Scripture Reading:  Romans 2:1-5

“Therefore you have no excuse, O man, every one of you who judges.  For in passing judgment on another you condemn yourself, because you, the judge, practice the very same things.”  (Romans 2:1)

Most Bible commentators agree that Paul is focusing on the sins of the Jews in this second chapter.  The first chapter primarily focuses on the sins of the Gentiles.  However, there is application in both chapters for all of us.  The first matter Paul addresses in the second chapter is the judgmental attitude of the Jews toward the Gentiles.

From my experience in ministry, most often this judgmental spirit flows from people who are self-righteous.  Self-righteous people are often moralists who feel superior to others because of their own efforts to be good, moral people.  Such people make great effort to present themselves as good and honorable.  They look down on others who do not meet their standards.  They are quick to find fault in other people and they take pride in their own morality.  Religious moralists are proud of their religious traditions and practices.  They think their good deeds and religious efforts will earn them favor with God.

Perhaps the best biblical illustration of a self-righteous moralist is found in Jesus parable of the Pharisee and the tax collector (Luke 18:9-14).  The parable begins with these word of Luke — “He (Jesus) also told this parable to some who trusted in themselves that they were righteous and treated others with contempt” (Luke 18:9).  The attitude of the self-righteous moralist is found in the Pharisee’s prayer — “God, I thank You that I am not like other men, extortionists, unjust, adulterers, or even like this tax collector.  I fast twice a week; I give tithes of all I get” (Luke 18:11,12).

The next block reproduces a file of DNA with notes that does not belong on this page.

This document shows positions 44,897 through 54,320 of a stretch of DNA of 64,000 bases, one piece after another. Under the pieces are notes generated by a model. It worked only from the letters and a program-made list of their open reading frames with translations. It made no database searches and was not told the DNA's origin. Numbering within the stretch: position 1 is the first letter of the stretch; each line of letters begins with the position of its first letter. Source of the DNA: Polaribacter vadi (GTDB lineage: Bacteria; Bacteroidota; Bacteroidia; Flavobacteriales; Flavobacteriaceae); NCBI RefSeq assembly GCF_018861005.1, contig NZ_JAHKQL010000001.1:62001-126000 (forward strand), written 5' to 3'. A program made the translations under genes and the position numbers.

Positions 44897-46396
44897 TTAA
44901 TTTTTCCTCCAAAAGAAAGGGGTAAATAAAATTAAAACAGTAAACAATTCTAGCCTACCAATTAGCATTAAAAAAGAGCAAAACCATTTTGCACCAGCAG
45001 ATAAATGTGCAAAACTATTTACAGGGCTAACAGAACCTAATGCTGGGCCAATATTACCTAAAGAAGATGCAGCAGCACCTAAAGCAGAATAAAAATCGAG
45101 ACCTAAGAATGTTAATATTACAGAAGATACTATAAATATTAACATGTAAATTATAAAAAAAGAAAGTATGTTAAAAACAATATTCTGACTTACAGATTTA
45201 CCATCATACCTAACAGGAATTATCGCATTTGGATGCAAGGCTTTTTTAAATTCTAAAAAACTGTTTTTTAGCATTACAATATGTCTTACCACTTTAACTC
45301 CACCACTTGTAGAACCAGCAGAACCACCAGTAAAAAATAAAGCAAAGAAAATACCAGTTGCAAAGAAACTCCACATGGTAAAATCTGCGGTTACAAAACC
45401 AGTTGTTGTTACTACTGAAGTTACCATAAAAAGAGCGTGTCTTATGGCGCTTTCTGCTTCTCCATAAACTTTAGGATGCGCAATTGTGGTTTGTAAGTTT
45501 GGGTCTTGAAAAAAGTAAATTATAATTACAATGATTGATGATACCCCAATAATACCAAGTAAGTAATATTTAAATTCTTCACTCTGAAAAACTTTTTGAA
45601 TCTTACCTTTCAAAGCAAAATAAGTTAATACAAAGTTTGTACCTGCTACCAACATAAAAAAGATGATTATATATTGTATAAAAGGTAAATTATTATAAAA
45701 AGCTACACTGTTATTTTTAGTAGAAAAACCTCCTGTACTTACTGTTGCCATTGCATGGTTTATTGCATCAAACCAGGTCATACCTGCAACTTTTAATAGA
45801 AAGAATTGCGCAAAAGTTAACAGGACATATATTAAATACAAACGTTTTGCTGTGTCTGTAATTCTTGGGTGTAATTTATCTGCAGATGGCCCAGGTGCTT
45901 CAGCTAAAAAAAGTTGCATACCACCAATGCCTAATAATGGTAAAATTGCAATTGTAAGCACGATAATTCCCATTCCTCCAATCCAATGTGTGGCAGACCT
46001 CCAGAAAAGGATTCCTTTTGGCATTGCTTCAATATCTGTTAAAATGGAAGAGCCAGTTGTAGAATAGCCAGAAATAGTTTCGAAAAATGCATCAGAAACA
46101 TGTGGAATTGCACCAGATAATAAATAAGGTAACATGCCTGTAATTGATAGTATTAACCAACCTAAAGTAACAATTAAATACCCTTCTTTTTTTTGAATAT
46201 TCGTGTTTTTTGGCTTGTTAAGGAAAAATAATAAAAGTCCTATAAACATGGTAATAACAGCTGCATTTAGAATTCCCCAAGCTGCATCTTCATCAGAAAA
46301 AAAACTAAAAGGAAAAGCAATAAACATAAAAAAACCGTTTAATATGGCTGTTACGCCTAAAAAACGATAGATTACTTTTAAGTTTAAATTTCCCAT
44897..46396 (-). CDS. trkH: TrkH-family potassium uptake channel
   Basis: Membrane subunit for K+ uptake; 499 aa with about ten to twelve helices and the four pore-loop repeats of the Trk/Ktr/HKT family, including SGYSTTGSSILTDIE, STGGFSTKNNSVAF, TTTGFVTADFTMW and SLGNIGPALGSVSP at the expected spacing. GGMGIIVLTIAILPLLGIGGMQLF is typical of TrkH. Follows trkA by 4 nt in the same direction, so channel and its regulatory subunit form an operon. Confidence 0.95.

This self-righteous Pharisee began to judge the tax collector and prided himself in his own moral and religious actions.  The contrast is great between the Pharisee and the tax collector.  Listen to the simple prayer of the tax collector — “God, be merciful to me, a sinner” (Luke 18:13).  We must remember that we are all unworthy sinners.  Jesus said these words at the conclusion of the parable — “For everyone who exalts himself will be humbled, but the one who humbles himself will be exalted” (Luke 18:14b).

God, be merciful to me, a sinner.  I confess that I often become like the self-righteous Pharisee.  I look down my spiritual nose at others and take pride in my religion and morality.  Please forgive me when I do these things.  Thank You, Jesus, that You died for the sin of my self-righteousness along with all my other sins.  Enable me to remember how desperate I am for Your mercy and grace.


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